• Torn-up copies of agenda fly in upper house, security called to restore order
• Tarin assails govt over ‘flawed’ economic policies
ISLAMABAD: Pandemonium reigned in the Senate on Tuesday as PML-N leader Ishaq Dar, a former finance minister who is set to take up the post again, took oath as a member of the upper house hours after a petition seeking his disqualification was withdrawn from the Election Commission of Pakistan.
PTI lawmakers gathered around the podium of Senate Chairman Sadiq Sanjrani, chanting slogans against Mr Dar soon after he was invited by the chairman to take oath. Torn-up copies of the agenda flew around the chamber as Mr Dar was administered the oath and even afterwards, when the ruling coalition’s members queued up to congratulate him for becoming a senator.
Mr Sanjrani kept asking PTI senators to return to their seats but to no avail. They finally took their seats when security personnel started moving towards them on his direction.
Soon after the oath, the chairman opened the floor for discussion. Subsequently, Leader of the House Azam Nazeer Tarar welcomed Mr Dar and hoped that he would serve the country as he had done in the past and would use his capabilities to steer the country out of the crisis as a member of the government’s team.
He said the Constitution and the law were very clear and did not recognise the opposition’s reservations over Mr Dar’s oath.
However, Leader of the Opposition Dr Shahzad Waseem regretted that Mr Dar left the country after being elected as a senator in 2018 and the seat had remained vacant for four years. During this time, he said, an ordinance had also been promulgated under which the seat of a lawmaker who failed to take oath within 60 days was to be declared vacant.
He lamented that a system was in place to protect some individuals and the country was fast turning into “private property of a family”. Instead of explaining his position before a court of law, Mr Dar “chose to flee the country”, Mr Waseem said.
“The then prime minister took him out of the country in his aeroplane and now the sitting prime minister has brought him back. This joke of absconders taking free rides to come and go must stop,” he said.
He criticised the PML-N leader for coming straight to the Senate for oath-taking instead of appearing before a court of law. “We will not allow the country to be turned into a banana republic,” he said.
In response, Mr Tarar, who is also the law minister, explained that the court had suspended proceedings against Mr Dar until Oct 7 and recalled that the previous prime minister was also a proclaimed offender and the sitting president was acquitted in March this year by a court of law.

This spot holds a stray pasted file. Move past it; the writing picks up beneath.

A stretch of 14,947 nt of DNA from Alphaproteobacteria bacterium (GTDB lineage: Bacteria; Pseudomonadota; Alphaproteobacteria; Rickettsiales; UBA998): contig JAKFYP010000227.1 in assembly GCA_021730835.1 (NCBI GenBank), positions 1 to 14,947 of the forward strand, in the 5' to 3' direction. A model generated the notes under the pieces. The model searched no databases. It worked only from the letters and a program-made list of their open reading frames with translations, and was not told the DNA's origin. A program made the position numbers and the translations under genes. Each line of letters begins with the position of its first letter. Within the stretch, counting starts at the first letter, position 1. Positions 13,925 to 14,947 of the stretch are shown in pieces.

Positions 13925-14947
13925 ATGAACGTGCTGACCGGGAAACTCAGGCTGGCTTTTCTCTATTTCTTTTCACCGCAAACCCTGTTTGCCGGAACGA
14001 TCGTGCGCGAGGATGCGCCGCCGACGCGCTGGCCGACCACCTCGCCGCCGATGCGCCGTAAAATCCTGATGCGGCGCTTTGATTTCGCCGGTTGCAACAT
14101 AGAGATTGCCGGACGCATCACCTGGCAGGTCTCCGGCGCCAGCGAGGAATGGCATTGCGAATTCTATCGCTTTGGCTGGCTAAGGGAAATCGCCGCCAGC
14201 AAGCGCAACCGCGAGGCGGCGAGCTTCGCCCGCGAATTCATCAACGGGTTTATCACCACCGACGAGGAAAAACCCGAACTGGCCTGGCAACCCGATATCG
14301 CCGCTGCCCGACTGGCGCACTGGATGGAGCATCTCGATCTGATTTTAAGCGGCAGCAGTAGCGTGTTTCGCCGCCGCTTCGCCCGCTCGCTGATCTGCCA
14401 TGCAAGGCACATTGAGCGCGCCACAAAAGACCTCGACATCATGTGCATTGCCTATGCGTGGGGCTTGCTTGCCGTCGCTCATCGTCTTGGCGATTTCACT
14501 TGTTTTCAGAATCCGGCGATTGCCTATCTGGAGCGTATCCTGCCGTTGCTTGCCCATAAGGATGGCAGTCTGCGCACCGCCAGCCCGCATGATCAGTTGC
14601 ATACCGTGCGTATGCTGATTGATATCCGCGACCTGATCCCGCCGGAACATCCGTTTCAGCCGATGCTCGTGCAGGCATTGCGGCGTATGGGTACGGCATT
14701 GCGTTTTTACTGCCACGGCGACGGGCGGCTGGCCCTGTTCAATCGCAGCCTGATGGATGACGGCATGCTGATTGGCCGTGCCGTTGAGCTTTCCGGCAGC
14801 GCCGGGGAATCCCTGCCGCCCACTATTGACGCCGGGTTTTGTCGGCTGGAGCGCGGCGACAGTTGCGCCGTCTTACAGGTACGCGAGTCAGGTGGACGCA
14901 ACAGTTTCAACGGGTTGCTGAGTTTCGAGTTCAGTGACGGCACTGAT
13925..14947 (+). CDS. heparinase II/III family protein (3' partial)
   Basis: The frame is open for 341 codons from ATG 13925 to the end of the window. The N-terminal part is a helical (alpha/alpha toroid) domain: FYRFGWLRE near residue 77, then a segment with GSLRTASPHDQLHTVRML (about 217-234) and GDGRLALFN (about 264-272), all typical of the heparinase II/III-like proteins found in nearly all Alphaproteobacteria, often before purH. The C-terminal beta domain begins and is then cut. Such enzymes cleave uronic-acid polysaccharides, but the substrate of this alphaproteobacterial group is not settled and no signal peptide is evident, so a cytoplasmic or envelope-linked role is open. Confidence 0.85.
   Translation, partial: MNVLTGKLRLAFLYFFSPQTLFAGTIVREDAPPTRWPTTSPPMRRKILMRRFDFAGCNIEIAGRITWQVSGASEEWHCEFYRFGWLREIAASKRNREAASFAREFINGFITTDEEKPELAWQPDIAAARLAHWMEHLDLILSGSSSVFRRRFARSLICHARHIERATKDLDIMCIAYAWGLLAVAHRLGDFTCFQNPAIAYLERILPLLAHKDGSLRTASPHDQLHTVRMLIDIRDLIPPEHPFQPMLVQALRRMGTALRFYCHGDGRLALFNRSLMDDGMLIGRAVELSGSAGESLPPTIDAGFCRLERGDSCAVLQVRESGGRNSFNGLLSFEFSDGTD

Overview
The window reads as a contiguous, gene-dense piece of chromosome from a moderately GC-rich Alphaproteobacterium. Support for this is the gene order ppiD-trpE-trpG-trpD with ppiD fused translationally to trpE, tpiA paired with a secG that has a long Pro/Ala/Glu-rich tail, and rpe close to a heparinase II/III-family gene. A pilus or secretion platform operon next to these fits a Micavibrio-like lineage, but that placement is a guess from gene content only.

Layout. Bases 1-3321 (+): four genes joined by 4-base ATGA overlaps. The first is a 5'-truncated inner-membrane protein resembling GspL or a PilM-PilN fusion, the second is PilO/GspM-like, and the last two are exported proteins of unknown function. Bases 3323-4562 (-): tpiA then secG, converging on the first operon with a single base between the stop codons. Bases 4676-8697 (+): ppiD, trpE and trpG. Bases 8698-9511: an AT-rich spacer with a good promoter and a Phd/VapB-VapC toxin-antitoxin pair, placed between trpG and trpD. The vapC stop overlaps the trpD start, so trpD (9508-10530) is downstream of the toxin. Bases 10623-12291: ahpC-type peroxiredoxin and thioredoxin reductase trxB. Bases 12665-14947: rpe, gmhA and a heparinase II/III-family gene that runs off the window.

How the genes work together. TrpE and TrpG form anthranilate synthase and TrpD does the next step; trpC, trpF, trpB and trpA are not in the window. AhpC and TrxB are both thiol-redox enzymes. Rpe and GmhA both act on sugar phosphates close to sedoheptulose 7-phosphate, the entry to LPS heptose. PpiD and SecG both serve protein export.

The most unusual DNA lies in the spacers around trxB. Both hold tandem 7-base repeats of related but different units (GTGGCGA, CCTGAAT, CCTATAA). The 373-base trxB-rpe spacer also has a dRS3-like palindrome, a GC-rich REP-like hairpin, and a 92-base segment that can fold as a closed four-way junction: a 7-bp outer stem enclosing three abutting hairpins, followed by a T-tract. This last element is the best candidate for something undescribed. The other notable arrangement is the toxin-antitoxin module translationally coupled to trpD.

“No seat of parliament falls vacant based on personal likes and dislikes of someone,” he said and chided the PTI for “promulgating a person-specific ordinance” and pointed out that the ordinance had lapsed months ago.
“Flawed’ economic policies
Starting the discussion on the state of the economy, former finance minister Shaukat Tarin criticised Ishaq Dar’s economic policies during his previous term. He said the country’s exports stood at $25 billion when PPP government’s tenure ended in 2013, but it dropped to $21bn under Mr Dar.
He said that due to PML-N’s “flawed policies”, the PTI government inherited a massive current account deficit cut of $19bn, which forced the previous government “to swallow a bitter pill of the IMF”.
He said the country’s foreign exchange reserves during the PTI administration reached $21bn and stood at $14bn when the government changed in April. However, they had now shrunk to $8.4bn, he said, noting that the projected growth rate was merely two per cent, which too was “unlikely to be achieved”.
On the exchange rate, Mr Tarin said the rupee had fallen from Rs178 in March to Rs235. Besides, the headline CPI inflation had gone up from 12.2pc to 27.3pc and whereas the SPI weekly inflation had jumped from 15pc to 29pc. He regretted
He recalled that government ministers used to say that things would improve after the IMF deal, but the rupee was still on the decline. “A major reason is that no one is ready to extend financial help and even friendly countries also agreed to just roll over (debts) … How will the government deal with this situation?” he wondered.
He also criticised the government for not bringing down fuel prices, even after global oil prices had come down to $80 a barrel.
He also lamented that the government was increasing the petroleum levy under IMF conditions. “Why can’t they ask the IMF that we can’t do this, as the common man is already facing acute economic hardships?” he asked.
Published in Dawn, September 28th, 2022